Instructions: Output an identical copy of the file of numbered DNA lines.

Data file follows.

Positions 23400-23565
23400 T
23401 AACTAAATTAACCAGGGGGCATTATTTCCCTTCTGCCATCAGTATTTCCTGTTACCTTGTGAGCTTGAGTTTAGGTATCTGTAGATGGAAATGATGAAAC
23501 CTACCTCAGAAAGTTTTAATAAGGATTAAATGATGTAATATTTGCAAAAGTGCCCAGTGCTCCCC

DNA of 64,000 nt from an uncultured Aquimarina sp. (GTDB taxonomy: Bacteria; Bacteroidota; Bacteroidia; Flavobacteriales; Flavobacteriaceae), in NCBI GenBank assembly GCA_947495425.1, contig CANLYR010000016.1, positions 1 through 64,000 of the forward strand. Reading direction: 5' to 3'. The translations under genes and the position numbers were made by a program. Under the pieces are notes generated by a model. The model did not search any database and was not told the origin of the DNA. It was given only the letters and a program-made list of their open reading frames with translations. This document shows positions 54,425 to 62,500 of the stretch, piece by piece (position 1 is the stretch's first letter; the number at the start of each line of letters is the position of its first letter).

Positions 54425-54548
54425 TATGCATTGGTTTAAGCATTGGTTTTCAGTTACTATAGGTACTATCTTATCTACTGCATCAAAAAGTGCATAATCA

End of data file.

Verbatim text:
Positions 23400-23565
23400 T
23401 AACTAAATTAACCAGGGGGCATTATTTCCCTTCTGCCATCAGTATTTCCTGTTACCTTGTGAGCTTGAGTTTAGGTATCTGTAGATGGAAATGATGAAAC
23501 CTACCTCAGAAAGTTTTAATAAGGATTAAATGATGTAATATTTGCAAAAGTGCCCAGTGCTCCCC

DNA of 64,000 nt from an uncultured Aquimarina sp. (GTDB taxonomy: Bacteria; Bacteroidota; Bacteroidia; Flavobacteriales; Flavobacteriaceae), in NCBI GenBank assembly GCA_947495425.1, contig CANLYR010000016.1, positions 1 through 64,000 of the forward strand. Reading direction: 5' to 3'. The translations under genes and the position numbers were made by a program. Under the pieces are notes generated by a model. The model did not search any database and was not told the origin of the DNA. It was given only the letters and a program-made list of their open reading frames with translations. This document shows positions 54,425 to 62,500 of the stretch, piece by piece (position 1 is the stretch's first letter; the number at the start of each line of letters is the position of its first letter).

Positions 54425-54548
54425 TATGCATTGGTTTAAGCATTGGTTTTCAGTTACTATAGGTACTATCTTATCTACTGCATCAAAAAGTGCATAATCA